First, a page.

1Three Men in a BoatInformation about Project GutenbergInformation prepared by the Project Gutenberg legal advisorCHAPTER I.CHAPTER I.CHAPTER II.CHAPTER II.CHAPTER III.CHAPTER III.CHAPTER IV.CHAPTER IV.CHAPTER V.CHAPTER V.CHAPTER VI.CHAPTER VI.CHAPTER VII.CHAPTER VII.CHAPTER VIII.CHAPTER VIII.CHAPTER IX.CHAPTER IX.CHAPTER X.CHAPTER X.CHAPTER XI.
Three Men in a Boat 2CHAPTER XI.CHAPTER XII.CHAPTER XII.CHAPTER XIII.CHAPTER XIII.CHAPTER XIV.CHAPTER XIV.CHAPTER XV.CHAPTER XV.CHAPTER XVI.CHAPTER XVI.CHAPTER XVII.CHAPTER XVII.CHAPTER XVIII.CHAPTER XVIII.CHAPTER XIX.CHAPTER XIX.Three Men in a BoatProject Gutenberg Etext of Three Men in a Boat by Jerome K. Jerome Please take a look at the importantinformation in this header.We encourage you to keep this file on your own disk, keeping an electronic path open for the next readers. Donot remove this.**Welcome To The World of Free Plain Vanilla Electronic Texts****Etexts Readable By Both Humans and By Computers, Since 1971***These Etexts Prepared By Hundreds of Volunteers and Donations*Information on contacting Project Gutenberg to get Etexts, and further information is included below. Weneed your donations.Three Men in a Boat by Jerome K. JeromeAugust, 1995 [Etext #308]Project Gutenberg Etext of Three Men in a Boat by Jerome K. Jerome *******This file should be named3boat10.txt or 3boat10.zip*******Corrected EDITIONS of our etexts get a new NUMBER, 3boat11.txt. VERSIONS based on separate sourcesget new LETTER, 3boat10a.txt.Three Men in a Boat - Jerome K. Jerome - Scanned and First Proof David Price, firstname.lastname@example.org. Second proof: Margaret PriceWe are now trying to release all our books one month in advance of the official release dates, for time forbetter editing.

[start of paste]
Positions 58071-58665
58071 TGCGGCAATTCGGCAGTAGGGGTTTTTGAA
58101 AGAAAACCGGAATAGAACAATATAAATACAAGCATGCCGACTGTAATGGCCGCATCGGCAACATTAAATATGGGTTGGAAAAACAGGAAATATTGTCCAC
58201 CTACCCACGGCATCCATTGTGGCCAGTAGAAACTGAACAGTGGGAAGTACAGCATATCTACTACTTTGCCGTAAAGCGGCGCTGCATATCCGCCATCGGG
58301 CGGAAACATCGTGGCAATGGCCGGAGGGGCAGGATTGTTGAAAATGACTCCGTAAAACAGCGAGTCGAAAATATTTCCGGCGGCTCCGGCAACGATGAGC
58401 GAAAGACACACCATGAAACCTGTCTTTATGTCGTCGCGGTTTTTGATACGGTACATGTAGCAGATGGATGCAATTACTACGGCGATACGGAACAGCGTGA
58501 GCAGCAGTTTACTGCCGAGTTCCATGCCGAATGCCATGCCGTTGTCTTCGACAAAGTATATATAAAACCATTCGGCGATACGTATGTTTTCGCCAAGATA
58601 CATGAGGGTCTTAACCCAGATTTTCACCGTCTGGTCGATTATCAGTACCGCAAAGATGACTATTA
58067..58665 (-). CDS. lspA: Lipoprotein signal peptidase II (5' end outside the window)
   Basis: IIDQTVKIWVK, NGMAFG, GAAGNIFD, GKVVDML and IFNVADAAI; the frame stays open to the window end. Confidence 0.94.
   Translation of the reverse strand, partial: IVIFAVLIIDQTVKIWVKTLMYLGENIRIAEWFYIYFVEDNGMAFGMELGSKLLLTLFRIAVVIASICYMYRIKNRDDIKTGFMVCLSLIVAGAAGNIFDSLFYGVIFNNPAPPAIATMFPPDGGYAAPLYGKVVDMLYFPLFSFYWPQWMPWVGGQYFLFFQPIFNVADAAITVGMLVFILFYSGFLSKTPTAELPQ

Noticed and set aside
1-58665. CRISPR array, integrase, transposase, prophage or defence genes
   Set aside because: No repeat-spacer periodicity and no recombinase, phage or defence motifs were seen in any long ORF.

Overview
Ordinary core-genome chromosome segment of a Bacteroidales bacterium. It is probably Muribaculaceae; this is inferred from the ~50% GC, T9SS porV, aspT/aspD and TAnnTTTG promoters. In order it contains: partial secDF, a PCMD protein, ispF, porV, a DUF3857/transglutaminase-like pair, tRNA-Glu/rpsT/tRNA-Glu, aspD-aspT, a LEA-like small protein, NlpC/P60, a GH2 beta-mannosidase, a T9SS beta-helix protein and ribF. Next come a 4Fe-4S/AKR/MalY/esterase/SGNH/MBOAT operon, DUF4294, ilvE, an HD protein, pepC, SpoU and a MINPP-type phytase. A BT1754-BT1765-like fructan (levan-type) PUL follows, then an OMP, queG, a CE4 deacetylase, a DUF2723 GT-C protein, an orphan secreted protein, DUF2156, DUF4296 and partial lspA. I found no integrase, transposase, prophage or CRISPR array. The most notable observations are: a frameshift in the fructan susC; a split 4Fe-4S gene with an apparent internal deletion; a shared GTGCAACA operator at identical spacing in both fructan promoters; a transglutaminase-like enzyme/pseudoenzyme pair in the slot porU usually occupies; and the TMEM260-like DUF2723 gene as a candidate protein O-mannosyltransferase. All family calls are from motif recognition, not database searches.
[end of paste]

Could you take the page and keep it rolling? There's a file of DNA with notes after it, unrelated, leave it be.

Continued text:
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CHAPTER I. 6THREE MEN IN A BOAT (TO SAY NOTHING OF THE DOG).Three Men in a Boat by Jerome K. JeromeCHAPTER I.THREE INVALIDS. - SUFFERINGS OF GEORGE AND HARRIS. - A VICTIM TO ONE HUNDREDAND SEVEN FATAL MALADIES. - USEFUL PRESCRIPTIONS. - CURE FOR LIVER COMPLAINT INCHILDREN. - WE AGREE THAT WE ARE OVERWORKED, AND NEED REST. - A WEEK ON THEROLLING DEEP? - GEORGE SUGGESTS THE RIVER. - MONTMORENCY LODGES AN OBJECTION.- ORIGINAL MOTION CARRIED BY MAJORITY OF THREE TO ONE.THERE were four of us - George, and William Samuel Harris, and myself, and Montmorency. We weresitting in my room, smoking, and talking about how bad we were - bad from a medical point of view I mean,of course.We were all feeling seedy, and we were getting quite nervous about it. Harris said he felt such extraordinaryfits of giddiness come over him at times, that he hardly knew what he was doing; and then George said thatHE had fits of giddiness too, and hardly knew what HE was doing. With me, it was my liver that was out oforder. I knew it was my liver that was out of order, because I had just been reading a patent liver-pill circular,in which were detailed the various symptoms by which a man could tell when his liver was out of order. I hadthem all.It is a most extraordinary thing, but I never read a patent medicine advertisement without being impelled tothe conclusion that I am suffering from the particular disease therein dealt with in its most virulent form. Thediagnosis seems in every case to correspond exactly with all the sensations that I have ever felt.I remember going to the British Museum one day to read up the treatment for some slight ailment of which Ihad a touch - hay fever, I fancy it was. I got down the book, and read all I came to read; and then, in anunthinking moment, I idly turned the leaves, and began to indolently study diseases, generally. I forget whichwas the first distemper I plunged into - some fearful, devastating scourge, I know - and, before I had glancedhalf down the list of "premonitory symptoms," it was borne in upon me that I had fairly got it.I sat for awhile, frozen with horror; and then, in the listlessness of despair, I again turned over the pages. Icame to typhoid fever - read the symptoms - discovered that I had typhoid fever, must have had it for monthswithout knowing it - wondered what else I had got; turned up St. Vituss Dance - found, as I expected, that Ihad that too, - began to get interested in my case, and determined to sift it to the bottom, and so startedalphabetically - read up ague, and learnt that I was sickening for it, and that the acute stage would commencein about another fortnight. Brights disease, I was relieved to find, I had only in a modified form, and, so far asthat was concerned, I might live for years. Cholera I had, with severe complications; and diphtheria I seemedto have been born with. I plodded conscientiously through the twenty-six letters, and the only malady I couldconclude I had not got was housemaids knee.I felt rather hurt about this at first; it seemed somehow to be a sort of slight. Why hadnt I got housemaidsknee? Why this invidious reservation? After a while, however, less grasping feelings prevailed. I reflected thatI had every other known malady in the pharmacology, and I grew less selfish, and determined to do withouthousemaids knee. Gout, in its most malignant stage, it would appear, had seized me without my being awareof it; and zymosis I had evidently been suffering with from boyhood. There were no more diseases afterzymosis, so I concluded there was nothing else the matter with me.